« Reply #8 on: May 16, 2019, 12:20:14 PM »
I preferred the vials, have only used a few purepitch packages and am not too happy with them to be totally honest.

I think Chris's viewpoint is that pitching a approximate count of viable yeast cells will always produce a top quality product IF the wort is conducive to the replication of cells.

As you've stated, cell counts vary from package to package, and realistically any pitching done without doing a cell count is just a guess anyways, therefore my personal opinion (and C.W.'s) is that producing quality wort with the appropriate nutrients and d.o. is FAR more important to the hobbyist than pitching big counts.

I've pitched huge amounts before (think 10m/ml/p) for fun and experimentation, and you still have a lag, and you still have replication.

Dialing in O2 and providing the appropriate nutrition to the yeast cells still comes in as top priority for me over pitching "the right" number of cells. I generally pitch 1m/ml/p within a +/- of .25m on ales.


I've digressed, to address this:
Which leads me to another question (really another topic): should one make a starter as opposed to, say, pitching two pkgs of Imperial A07 liquid ale yeast which is supposed to have 200 billion cells each? That seems to work just fine for me so far.

How much wort, what gravity, and how are you taking care of the o2?

I've not tested(or used) any imperial packs myself but have heard nothing but good things. Try pitching the appropriate amount of yeast cells within the range i stated above, and assuming you're taking care of o2 and nutrients, you're going to make high quality beer.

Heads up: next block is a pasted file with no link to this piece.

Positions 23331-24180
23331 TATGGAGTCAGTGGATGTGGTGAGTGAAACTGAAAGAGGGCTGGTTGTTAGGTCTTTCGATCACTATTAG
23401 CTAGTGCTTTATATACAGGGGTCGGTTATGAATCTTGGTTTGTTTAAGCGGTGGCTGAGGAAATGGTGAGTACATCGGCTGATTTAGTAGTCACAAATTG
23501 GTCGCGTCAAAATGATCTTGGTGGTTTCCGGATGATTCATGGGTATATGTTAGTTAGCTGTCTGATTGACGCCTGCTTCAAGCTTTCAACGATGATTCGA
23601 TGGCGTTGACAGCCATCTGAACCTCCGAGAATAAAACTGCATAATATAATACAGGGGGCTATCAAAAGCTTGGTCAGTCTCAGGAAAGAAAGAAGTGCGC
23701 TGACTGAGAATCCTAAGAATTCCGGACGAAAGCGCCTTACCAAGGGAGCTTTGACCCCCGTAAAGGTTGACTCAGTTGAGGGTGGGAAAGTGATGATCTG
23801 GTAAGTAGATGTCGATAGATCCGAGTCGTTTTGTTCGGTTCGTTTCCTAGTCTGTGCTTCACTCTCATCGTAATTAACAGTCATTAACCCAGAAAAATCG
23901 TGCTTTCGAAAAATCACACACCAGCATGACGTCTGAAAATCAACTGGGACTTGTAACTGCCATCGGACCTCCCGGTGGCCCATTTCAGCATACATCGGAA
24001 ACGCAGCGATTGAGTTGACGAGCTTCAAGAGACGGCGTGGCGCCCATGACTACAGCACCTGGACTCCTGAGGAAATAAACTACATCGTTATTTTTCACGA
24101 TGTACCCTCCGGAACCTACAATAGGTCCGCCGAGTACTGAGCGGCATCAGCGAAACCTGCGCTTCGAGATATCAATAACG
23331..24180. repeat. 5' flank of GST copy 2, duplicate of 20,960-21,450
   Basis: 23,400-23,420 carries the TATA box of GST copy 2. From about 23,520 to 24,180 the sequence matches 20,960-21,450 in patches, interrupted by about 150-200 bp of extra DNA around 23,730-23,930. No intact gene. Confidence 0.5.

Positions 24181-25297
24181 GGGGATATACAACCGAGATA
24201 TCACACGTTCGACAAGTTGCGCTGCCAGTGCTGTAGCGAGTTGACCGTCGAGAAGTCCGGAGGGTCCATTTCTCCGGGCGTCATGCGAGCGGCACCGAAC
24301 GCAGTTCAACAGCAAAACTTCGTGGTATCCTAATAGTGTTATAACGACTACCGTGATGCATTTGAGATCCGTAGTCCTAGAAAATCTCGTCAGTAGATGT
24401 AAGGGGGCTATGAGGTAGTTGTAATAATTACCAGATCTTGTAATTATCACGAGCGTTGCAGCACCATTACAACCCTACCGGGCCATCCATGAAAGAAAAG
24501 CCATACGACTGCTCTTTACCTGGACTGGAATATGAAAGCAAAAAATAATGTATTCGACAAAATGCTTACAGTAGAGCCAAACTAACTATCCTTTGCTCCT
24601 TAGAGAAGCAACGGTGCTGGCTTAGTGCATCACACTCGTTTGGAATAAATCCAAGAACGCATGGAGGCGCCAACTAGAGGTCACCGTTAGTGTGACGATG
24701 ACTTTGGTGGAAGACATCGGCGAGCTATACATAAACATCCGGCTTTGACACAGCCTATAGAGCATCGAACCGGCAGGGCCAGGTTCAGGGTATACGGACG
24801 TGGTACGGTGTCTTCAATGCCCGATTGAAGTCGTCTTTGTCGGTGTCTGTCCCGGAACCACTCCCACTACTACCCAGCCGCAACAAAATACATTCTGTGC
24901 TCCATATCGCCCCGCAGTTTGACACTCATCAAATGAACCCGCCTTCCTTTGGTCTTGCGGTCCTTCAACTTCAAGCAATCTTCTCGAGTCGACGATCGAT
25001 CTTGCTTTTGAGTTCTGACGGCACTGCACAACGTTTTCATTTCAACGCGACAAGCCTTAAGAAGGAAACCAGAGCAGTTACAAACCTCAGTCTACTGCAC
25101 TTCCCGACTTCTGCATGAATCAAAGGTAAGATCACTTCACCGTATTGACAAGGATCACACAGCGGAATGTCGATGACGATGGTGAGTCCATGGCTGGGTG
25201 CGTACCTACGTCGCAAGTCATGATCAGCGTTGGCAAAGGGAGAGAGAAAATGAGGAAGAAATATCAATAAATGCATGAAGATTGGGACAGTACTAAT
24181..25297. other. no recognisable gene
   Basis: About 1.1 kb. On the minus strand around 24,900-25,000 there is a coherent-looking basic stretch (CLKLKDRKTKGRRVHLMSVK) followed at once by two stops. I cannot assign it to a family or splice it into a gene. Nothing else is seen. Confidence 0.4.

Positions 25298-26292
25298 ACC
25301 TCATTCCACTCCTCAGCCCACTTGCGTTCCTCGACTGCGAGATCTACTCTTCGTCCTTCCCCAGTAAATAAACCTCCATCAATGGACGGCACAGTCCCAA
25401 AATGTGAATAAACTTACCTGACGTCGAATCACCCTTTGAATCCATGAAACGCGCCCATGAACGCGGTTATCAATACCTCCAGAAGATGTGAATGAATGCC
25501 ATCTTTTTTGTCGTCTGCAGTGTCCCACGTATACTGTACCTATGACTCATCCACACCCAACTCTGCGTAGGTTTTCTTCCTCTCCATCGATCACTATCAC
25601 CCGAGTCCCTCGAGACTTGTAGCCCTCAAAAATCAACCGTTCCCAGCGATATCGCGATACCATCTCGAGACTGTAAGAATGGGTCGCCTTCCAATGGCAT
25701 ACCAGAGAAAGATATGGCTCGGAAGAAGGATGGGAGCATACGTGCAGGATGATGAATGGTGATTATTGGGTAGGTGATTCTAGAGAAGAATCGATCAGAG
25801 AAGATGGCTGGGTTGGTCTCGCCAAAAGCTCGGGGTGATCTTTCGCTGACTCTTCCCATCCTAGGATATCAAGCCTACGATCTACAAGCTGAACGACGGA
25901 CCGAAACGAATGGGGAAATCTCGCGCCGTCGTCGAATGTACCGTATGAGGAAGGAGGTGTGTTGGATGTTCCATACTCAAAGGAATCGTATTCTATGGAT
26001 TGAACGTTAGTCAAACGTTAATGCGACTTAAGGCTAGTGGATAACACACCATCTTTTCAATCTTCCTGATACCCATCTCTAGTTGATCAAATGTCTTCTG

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Offline Oginme

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Re: minimizing trub into fermenter
« Reply #9 on: May 16, 2019, 12:38:15 PM »
Which leads me to another question (really another topic): should one make a starter as opposed to, say, pitching two pkgs of Imperial A07 liquid ale yeast which is supposed to have 200 billion cells each? That seems to work just fine for me so far.

And that is a fine approach.  The reason most brewers use a starter is to avoid the cost of a second (or third) package of yeast.  It comes down to the ease of pitching a couple of packs versus the money savings at teh cost of a little DME and time on the brewer's part.

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Offline Nicasio Tom

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Re: minimizing trub into fermenter